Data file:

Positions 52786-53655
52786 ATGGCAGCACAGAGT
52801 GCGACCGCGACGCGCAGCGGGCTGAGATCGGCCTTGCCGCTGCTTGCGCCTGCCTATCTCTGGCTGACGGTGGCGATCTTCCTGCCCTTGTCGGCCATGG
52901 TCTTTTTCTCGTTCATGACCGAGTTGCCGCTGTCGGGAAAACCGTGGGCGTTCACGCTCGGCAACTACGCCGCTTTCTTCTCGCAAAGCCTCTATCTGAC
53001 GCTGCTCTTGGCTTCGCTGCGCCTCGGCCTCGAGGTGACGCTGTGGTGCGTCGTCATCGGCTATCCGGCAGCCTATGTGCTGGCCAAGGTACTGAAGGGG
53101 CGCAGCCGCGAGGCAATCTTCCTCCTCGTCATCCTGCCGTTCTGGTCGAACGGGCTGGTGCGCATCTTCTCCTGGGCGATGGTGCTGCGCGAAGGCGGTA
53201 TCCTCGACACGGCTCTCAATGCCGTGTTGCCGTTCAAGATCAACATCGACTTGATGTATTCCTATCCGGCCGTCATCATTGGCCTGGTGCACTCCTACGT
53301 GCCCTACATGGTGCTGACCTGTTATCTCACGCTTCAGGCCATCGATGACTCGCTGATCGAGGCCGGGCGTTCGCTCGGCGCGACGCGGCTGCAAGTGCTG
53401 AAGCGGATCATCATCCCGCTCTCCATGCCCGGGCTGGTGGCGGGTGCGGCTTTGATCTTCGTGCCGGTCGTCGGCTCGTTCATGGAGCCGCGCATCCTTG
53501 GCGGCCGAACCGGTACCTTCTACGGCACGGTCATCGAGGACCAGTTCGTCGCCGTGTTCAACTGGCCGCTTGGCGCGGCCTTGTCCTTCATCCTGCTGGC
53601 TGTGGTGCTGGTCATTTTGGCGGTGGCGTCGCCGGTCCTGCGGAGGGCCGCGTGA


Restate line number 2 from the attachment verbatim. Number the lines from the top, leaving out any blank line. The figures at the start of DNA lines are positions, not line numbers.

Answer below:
52786 ATGGCAGCACAGAGT